It's a one-page short-story, full text available at nature online. (Their PDF link also works). EDIT another BFF story in the same universe: Legale (Seconds to disaster).

I like the plucky and faithful little phone, but what does the ending mean?


The drawer opens, and there is light —

In particular, what is the light (perhaps just for power, so BFF can think again), and what is the meaning of the hyphen? (perhaps something dramatic, or just open-ended?)

The numbers are presumably dates in seconds, and the second interval is about 30 times longer than the first. Not nuclear war, because the drawer is opened. Maybe Tim changed his mind, or needed independent thought after all?

EDIT Title hints: first adventure suggests a series. I really hope so! Great character, great universe and the singularity onset is an interesting time, if VV has found a way to write about it (he's said post-singularity can't be written intelligibly, hence bobbles and zones). BFF suggests our hero and Tim will be friends (though it's treated ironically in this beginning installment). Clouded view suggests the cloud plays a key role, perhaps as antagonist.

EDIT did some math. Assuming the "dates" are seconds (Vinge also uses this in other stories, including the unix epoch in aDitS). It's suspiciously almost exactly 3,000,000 seconds difference between first and second dates, which is about 35 days - roughly one month. A month fits with Tim's reaction.

It's again an almost exact figure, this time of 95 million seconds between the second and third dates, or 1100 days - a bit over 3 years.

Even better, using the unix epoch, they are 18 Sept 2019, 23 Oct 2019 and 26 Oct 2022. That last one fits with Vinge's estimates of the singularity.

~$ date --date @1568771947
Wed Sep 18 11:59:07 AEST 2019
~$ date --date @1571772569
Wed Oct 23 06:29:29 AEDT 2019
~$ date --date @1666762857
Wed Oct 26 16:40:57 AEDT 2022
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    Thanks for asking about this. I'm a big fan of Vinge, but I don't keep up with SF as well as I should, and I had missed this story.
    – recognizer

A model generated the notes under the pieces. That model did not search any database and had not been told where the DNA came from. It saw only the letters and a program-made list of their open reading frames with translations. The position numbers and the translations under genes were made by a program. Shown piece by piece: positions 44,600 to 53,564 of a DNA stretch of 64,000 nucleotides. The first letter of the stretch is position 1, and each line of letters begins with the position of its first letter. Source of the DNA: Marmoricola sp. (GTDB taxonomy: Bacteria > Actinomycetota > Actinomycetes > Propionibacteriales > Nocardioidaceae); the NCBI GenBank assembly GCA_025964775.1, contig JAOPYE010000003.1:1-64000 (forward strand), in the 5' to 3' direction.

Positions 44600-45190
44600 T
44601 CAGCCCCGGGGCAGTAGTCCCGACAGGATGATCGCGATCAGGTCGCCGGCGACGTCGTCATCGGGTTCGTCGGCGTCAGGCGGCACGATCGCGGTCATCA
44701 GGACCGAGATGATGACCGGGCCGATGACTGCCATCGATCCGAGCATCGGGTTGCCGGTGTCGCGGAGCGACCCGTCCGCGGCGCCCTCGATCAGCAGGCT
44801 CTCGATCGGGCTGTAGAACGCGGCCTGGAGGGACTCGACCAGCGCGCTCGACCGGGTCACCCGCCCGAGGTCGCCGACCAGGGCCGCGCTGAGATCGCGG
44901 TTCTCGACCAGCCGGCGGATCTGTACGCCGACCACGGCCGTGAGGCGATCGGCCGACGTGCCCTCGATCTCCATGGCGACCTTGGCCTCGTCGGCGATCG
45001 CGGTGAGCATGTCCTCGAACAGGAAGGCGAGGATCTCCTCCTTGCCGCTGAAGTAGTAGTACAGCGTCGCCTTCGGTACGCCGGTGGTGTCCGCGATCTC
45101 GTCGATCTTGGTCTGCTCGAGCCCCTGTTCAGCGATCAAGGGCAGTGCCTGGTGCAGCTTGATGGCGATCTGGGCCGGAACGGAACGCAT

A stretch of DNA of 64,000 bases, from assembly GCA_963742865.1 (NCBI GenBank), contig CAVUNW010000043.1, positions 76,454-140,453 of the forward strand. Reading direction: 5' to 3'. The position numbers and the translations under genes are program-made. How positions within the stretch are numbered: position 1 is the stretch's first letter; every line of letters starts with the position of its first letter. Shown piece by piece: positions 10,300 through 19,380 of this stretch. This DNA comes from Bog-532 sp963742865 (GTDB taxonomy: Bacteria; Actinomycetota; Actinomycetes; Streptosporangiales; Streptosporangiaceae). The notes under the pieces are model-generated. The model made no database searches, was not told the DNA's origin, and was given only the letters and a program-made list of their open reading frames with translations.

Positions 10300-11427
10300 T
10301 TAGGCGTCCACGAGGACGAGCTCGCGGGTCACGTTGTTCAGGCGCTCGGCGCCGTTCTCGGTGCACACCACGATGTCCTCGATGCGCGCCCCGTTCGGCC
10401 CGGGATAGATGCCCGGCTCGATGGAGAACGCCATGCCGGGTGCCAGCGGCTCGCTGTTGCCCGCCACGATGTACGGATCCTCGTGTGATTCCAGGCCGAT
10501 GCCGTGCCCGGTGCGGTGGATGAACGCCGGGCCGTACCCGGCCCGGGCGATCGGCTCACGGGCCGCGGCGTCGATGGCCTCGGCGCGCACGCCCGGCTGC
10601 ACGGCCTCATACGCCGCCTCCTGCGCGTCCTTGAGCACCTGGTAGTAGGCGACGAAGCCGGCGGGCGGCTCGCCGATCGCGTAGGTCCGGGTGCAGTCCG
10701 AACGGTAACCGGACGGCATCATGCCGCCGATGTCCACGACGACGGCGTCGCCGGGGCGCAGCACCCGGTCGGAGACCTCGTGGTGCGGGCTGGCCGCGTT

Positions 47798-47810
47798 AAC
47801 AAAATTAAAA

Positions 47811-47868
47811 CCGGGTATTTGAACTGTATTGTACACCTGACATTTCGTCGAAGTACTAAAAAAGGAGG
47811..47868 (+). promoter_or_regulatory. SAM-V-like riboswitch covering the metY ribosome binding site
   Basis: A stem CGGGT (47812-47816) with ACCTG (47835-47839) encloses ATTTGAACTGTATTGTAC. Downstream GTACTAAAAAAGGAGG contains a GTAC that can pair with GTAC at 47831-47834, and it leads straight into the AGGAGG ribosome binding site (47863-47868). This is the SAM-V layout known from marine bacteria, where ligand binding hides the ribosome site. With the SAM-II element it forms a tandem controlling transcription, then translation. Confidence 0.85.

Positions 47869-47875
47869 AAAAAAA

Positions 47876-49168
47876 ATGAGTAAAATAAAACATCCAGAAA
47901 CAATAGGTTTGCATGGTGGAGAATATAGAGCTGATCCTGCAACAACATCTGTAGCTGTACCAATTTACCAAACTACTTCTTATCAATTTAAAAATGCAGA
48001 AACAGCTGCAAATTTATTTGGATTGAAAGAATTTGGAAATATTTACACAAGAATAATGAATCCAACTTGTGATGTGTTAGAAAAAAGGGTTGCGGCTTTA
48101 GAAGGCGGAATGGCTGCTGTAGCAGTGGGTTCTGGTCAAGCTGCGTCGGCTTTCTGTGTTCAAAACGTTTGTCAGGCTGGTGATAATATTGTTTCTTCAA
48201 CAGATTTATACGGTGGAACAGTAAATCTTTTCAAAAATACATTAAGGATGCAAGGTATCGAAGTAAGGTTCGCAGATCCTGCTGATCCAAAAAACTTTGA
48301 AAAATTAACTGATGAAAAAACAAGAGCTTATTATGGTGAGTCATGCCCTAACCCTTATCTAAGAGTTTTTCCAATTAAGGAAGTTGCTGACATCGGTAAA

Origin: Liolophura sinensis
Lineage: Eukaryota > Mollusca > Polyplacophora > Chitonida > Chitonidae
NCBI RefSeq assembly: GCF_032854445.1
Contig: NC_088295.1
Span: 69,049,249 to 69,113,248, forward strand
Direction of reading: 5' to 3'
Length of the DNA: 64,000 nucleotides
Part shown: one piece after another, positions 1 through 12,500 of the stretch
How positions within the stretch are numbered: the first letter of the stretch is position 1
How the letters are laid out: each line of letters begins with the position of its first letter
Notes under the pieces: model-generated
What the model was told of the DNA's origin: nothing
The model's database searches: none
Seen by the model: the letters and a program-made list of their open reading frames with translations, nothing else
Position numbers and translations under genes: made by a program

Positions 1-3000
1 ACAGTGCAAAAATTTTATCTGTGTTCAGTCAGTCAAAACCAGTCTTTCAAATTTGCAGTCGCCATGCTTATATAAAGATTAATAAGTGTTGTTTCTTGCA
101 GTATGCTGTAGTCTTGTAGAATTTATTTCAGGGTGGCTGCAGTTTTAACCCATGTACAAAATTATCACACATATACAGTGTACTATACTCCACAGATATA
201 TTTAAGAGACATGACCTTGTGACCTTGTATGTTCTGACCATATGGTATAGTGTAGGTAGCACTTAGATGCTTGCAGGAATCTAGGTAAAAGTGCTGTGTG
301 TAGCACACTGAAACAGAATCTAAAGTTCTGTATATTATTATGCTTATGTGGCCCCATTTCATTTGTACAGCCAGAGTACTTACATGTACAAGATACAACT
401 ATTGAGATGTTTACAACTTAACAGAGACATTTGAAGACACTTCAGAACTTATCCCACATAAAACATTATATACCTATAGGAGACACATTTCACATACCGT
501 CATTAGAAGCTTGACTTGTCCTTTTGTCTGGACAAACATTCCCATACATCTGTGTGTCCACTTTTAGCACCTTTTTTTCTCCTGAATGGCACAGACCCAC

Jul 28, 2016 at 16:29
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    When you speak of Vinge's estimates of the Singularity, do you mean from some other fiction, or in real life? If the latter, six years for artificial intelligence to genuinely surpass humanity seems exceedingly optimistic (or pessimistic, depending on one's point of view).
    – Adamant
    Jul 28, 2016 at 20:55
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    @Adamant Not sure if Vinge made such a concrete prediction in his singularitarian writings, but keep in mind he's been writing about the singularity since the 80s, so he might make tongue-in-cheek references to out-of-date predictions when writing now. I can find some references online to various people predicting that 2022 is when computing devices were expected to commonly have 100 million MIPS of processing power, which is supposedly enough to model the human brain' activity.
    – recognizer
    Jul 28, 2016 at 21:55
  • @Adament "I'll be surprised if this event occurs before 2005 or after 2030." wikipedia.org/wiki/Technological_singularity (Frankly, I find the phone-parachute transformation by 2019 more implausible.) We'll need much more than enough power, to be able to experiment, to discover how to create AI; and neurons may turn out far more complex than we thought, pushing back the singularity. OTOH, the human brain does far more than consciousness, and might not be optimized for it, bringing forward the singularity. Jul 28, 2016 at 23:34